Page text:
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Thanks for clarifying that Zan. My main point was to make it clear that a Protestant baptism is usually valid, and therefore not (usually) a basis for using the short form of annulment.

Aug 10th 2012 new

(Quote) Jerry-74383 said: You rang? Assuming Leslie was Catholic at the time of the second marriage (which I...
(Quote) Jerry-74383 said:

You rang?

Assuming Leslie was Catholic at the time of the second marriage (which I presume because she petitioned for an annulment for the first marriage) and if the second marriage was performed outside the Church without dispensation from the local ordinary (bishop or archbishop), then she should be able to use the "short form" process for lack of canonical form. This is a fairly quick process (6-8 weeks or less) that involves submitting some paperwork; there s no investigation beyond validating that the facts presented are accurate.

The requirement for canonical form applies to all marriages where at least one spouse is Catholic, regardless of the faith or baptismal status of the other party. The baptismal status of the spouses affects whether the marriage is sacramental, but not whether it is valid: even two non-baptised people can have a valid marriage and thus not able to receive a decree of nullity (aka annulment). There are some situations where a valid marriage between at least one spouse who was unbaptized may be dissolved under the Petrine or Pauline privileges. This is fairly rare because of the very limited circumstances under which these privileges apply and because the process is handled in Rome and can be very lengthy. For this reason, the marriage tribunals usually recommend going through the annulment process first.

Leslie, the first person to contact is your parish priest or the designated contact in your parish. But do be aware that, as someone else noted, many parish priests are not very familiar with the process and may give you an incorrect answer (in either direction). If you are told something different that what we've told you here, check directly with the marriage tribunal for your diocese, who are the authority on these matters. This is especially true if you are told you don't need an annulment because you were married outside the Church.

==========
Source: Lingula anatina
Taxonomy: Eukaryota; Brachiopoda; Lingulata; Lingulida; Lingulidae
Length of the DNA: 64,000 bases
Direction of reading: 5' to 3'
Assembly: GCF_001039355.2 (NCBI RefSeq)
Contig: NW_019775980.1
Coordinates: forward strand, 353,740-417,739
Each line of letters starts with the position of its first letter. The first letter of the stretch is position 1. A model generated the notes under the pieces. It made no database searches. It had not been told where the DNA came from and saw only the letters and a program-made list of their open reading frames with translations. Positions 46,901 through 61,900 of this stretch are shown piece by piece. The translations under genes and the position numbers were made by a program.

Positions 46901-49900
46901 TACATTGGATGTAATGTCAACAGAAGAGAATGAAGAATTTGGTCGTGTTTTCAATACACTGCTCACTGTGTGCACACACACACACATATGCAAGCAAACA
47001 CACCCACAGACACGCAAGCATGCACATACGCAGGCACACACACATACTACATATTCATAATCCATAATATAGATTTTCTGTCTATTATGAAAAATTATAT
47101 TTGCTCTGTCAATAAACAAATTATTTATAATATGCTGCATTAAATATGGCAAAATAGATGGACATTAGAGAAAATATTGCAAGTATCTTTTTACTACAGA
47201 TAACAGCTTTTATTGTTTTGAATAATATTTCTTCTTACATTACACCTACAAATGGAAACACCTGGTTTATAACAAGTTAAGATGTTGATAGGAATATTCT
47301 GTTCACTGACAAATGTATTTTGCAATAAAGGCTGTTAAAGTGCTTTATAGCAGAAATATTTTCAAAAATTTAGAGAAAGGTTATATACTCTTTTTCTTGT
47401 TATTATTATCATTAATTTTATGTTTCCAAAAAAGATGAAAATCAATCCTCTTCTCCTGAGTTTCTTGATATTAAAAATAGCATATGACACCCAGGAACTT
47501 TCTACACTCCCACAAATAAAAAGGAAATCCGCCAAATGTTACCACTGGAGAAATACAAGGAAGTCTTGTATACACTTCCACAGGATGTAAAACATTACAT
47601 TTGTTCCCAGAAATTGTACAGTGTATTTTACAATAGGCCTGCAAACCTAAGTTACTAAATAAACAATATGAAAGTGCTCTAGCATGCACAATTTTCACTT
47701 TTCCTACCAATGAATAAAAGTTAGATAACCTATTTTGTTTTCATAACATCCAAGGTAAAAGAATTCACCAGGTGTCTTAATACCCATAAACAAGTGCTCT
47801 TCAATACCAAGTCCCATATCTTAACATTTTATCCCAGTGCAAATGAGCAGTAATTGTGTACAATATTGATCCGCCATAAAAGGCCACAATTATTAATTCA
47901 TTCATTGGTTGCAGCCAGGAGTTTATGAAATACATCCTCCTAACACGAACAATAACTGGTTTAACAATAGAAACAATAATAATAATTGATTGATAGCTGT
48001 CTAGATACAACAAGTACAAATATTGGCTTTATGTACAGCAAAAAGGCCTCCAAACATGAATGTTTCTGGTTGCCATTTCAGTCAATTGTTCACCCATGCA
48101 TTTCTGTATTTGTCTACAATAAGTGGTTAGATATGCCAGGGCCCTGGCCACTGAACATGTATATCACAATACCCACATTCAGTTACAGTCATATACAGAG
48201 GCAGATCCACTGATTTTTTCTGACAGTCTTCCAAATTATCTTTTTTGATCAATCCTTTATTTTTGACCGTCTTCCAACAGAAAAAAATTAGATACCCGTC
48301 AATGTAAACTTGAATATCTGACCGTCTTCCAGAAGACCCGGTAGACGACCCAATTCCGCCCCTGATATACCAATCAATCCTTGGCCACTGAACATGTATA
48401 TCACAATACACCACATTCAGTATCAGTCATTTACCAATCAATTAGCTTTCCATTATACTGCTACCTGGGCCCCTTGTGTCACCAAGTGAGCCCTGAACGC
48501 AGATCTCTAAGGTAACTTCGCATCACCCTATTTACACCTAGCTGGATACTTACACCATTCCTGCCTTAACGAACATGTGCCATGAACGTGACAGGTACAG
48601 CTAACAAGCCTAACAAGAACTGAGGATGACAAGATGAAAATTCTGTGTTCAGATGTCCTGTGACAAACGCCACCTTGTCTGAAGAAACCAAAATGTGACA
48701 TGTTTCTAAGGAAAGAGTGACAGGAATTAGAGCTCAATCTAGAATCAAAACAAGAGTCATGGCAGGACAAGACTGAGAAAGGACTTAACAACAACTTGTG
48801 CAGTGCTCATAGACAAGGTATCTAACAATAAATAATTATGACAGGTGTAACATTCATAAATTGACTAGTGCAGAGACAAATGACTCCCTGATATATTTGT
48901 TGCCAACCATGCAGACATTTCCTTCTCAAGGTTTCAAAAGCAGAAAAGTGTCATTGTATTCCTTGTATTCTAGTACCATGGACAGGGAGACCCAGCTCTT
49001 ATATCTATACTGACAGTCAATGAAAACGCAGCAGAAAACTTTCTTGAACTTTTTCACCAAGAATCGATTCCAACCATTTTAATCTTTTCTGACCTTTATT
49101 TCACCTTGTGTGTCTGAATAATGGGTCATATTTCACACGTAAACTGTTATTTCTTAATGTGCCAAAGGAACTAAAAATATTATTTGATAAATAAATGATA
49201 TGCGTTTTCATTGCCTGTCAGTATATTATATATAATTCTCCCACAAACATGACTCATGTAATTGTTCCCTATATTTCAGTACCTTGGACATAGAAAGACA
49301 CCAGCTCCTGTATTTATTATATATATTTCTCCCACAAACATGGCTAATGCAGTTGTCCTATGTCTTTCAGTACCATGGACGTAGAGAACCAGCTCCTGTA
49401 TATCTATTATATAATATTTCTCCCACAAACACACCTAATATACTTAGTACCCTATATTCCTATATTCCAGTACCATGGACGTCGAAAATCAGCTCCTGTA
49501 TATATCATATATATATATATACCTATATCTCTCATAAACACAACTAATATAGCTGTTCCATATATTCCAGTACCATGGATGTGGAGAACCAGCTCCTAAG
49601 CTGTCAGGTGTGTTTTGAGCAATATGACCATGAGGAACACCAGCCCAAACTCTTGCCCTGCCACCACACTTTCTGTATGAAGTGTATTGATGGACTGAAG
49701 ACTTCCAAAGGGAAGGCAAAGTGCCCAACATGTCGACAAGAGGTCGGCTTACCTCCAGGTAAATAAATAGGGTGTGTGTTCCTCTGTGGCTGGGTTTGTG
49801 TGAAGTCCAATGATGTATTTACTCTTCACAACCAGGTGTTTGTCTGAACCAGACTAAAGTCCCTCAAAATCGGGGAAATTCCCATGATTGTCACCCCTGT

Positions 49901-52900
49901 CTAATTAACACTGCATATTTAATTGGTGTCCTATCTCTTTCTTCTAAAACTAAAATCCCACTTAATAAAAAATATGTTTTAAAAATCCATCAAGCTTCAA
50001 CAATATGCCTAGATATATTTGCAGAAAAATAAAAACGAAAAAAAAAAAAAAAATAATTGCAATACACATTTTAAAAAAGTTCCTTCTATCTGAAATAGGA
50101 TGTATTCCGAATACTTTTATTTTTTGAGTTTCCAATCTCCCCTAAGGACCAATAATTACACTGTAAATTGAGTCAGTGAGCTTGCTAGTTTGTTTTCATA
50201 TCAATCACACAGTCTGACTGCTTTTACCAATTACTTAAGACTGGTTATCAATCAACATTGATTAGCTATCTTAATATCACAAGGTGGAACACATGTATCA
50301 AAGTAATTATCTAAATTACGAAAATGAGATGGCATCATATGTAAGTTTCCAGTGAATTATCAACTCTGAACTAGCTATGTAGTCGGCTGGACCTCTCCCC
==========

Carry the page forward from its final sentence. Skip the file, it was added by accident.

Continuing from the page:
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As a result it is often better to contact the Tribunal first or even a Marriage and Family life office who can provide some support as well as directing you to the best person to speak with.

Sep 2nd 2012 new

It is my understanding that a Baptist Baptism is one of only a few recognized as valid by the Catholic Church as they baptize in the Name of the Father, Son and Holy Spirit and do not require a person to be baptized again in the Catholic Church.

Steve wave

Sep 2nd 2012 new

(Quote) Elizabeth-860032 said: Thanks for clarifying that Zan. My main point was to make it clear that a Protestant bapt...
(Quote) Elizabeth-860032 said:


Thanks for clarifying that Zan. My main point was to make it clear that a Protestant baptism is usually valid, and therefore not (usually) a basis for using the short form of annulment.

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The validity of oen spouse's baptism has no bearing on whether a lack of form (aka the short form) annulment is an option.

The requirement for canonical form is binding only on Catholics; it does not bind non-Catholics, regardless of whether they are baptized or the nature of their baptism.

If at least one spouse was Catholic and the marriage did not adhere to canonical form, the short annulment process is used. If neither spouse was Catholic, the lack of form annulment is not an option.

Sep 2nd 2012 new

(Quote) Steve-72317 said: It is my understanding that a Baptist Baptism is one of only a few recognized as valid by the Cath...
(Quote) Steve-72317 said:

It is my understanding that a Baptist Baptism is one of only a few recognized as valid by the Catholic Church as they baptize in the Name of the Father, Son and Holy Spirit and do not require a person to be baptized again in the Catholic Church.

Steve

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It is true Baptist baptisms are valid (unless the person administering the baptism uses the correct matter and form and has the proper intent). I don't know how many other Protestant denominations also have a Trinitarian baptism, so I can't comment on whether the quantification ("only a few") is accurate.

Keep in mind, however, that the validity of the baptism does not factor into the annulment process/requirements if the person was not Catholic at the time of the marriage. It may, however, be a factor for dissolution under the Petrine or Pauline privileges.